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ST. LOUIS • August A. Busch Sr. lay uncomfortably in his bed at Grant's Farm. In pain from heart disease and gout, he had endured a bad night. When his chauffeur, Anton Feichtinger, entered the bedroom about 8 a.m., Busch asked him to turn on the radio "and get some music."

"While I was doing that, I heard a report," Feichtinger told a coroner's jury one day later. "... I turned and he was lying on the bed. The gun was on the right on the other bed, pitched away."

Busch, 68, committed suicide on Feb. 13, 1934, by shooting himself once in the abdomen, just below his heart, with a pearl-handled .32-caliber revolver he kept by his bed. Shortly beforehand, unknown to anyone, he had scribbled a brief note saying, "Goodbye precious mommie and adorable children." He had underlined "precious" and "adorable."

Busch had been president of Anheuser-Busch Inc. since 1913, when his father, Adolphus Busch, died on a visit to Germany. Adolphus Busch, son-in-law of founder Eberhard Anheuser, made the company big and prosperous. His son managed its survival through the anti-German bias of World War I and Prohibition, which ended in phases during 1933. August A. Busch Sr. also had built the Bevo Mill, roughly halfway between his mansion on Gravois Road and the brewery south of downtown.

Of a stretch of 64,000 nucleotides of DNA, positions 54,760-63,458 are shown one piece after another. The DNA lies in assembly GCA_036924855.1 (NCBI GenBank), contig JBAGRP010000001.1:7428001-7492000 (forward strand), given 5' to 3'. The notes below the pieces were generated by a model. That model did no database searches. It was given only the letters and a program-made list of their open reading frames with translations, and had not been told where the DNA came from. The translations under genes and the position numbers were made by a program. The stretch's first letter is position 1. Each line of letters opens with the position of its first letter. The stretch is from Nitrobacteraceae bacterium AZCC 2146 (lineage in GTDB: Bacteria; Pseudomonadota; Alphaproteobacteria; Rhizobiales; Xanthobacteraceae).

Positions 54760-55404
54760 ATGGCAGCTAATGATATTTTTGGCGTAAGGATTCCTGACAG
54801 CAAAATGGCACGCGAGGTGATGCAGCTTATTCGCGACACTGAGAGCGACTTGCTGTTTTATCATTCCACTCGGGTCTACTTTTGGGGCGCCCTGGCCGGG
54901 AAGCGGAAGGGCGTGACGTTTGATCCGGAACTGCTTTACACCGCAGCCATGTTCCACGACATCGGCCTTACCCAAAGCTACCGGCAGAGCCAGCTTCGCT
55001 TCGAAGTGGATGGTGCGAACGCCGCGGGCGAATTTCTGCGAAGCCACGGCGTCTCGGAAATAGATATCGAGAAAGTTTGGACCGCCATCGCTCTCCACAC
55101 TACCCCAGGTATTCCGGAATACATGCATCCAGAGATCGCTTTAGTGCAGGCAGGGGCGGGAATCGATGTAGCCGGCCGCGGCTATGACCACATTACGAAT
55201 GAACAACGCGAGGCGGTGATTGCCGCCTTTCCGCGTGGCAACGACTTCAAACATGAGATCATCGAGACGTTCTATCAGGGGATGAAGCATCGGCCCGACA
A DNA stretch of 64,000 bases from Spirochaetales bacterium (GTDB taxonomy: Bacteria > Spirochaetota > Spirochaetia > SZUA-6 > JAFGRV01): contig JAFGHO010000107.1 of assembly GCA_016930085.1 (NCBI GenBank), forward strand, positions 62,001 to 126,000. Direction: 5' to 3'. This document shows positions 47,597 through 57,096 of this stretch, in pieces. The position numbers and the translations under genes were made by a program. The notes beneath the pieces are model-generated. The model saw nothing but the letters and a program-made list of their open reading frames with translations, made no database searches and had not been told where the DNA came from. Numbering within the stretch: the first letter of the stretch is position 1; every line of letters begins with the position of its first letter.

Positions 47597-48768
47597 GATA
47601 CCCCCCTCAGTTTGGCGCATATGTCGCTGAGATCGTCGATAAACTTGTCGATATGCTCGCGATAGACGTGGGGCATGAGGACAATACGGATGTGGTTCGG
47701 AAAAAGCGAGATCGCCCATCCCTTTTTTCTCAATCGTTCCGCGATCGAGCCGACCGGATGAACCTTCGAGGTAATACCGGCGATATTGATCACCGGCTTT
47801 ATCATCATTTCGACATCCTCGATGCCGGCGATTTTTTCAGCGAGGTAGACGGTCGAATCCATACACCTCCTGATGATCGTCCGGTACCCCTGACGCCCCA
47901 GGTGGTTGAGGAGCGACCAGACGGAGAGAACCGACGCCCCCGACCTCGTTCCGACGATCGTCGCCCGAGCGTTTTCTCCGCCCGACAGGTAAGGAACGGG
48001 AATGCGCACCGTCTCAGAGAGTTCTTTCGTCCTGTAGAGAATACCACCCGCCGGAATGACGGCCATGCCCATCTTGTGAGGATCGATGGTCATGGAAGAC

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The St. Louis County coroner's jury gathered in the mansion's hunt and trophy room. After the chauffeur testified, Dr. P.E. Rutledge of Kirkwood described giving Busch morphine seven hours before the gunshot. Rutledge said Busch had been "almost like an insane person, with a staring look in his eyes."

The jurors acted quickly, ruling his death "suicide due to long illness, causing him distress and agony."

Thousands of mourners, from senators to brewers, gathered at the mansion to glimpse the bronze casket, blanketed with lillies of the valley. During the service inside, Daniel N. Kirby, Busch's lawyer and friend, said, "As worthy son of a noble father, he was as great a leader in saving the industry as his father had been in creating it."

Busch had directed that he be buried in Sunset Burial Park, within sight of Grant's Farm, rather than at Bellefontaine Cemetery where his parents, Adolphus and Lilly, were interred in a Gothic mausoleum. As the procession moved up Gravois to Sunset, mourners plucked orchids from decorations as keepsakes. St. Louis police, brought in to help county deputies, had to push the crowd away from the grave.

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Alice and August A. Busch Sr. had five children. Their fourth was August Jr. — "Gussie" — who would take over the company in 1946.

Read more stories from Tim O'Neil's Look Back series.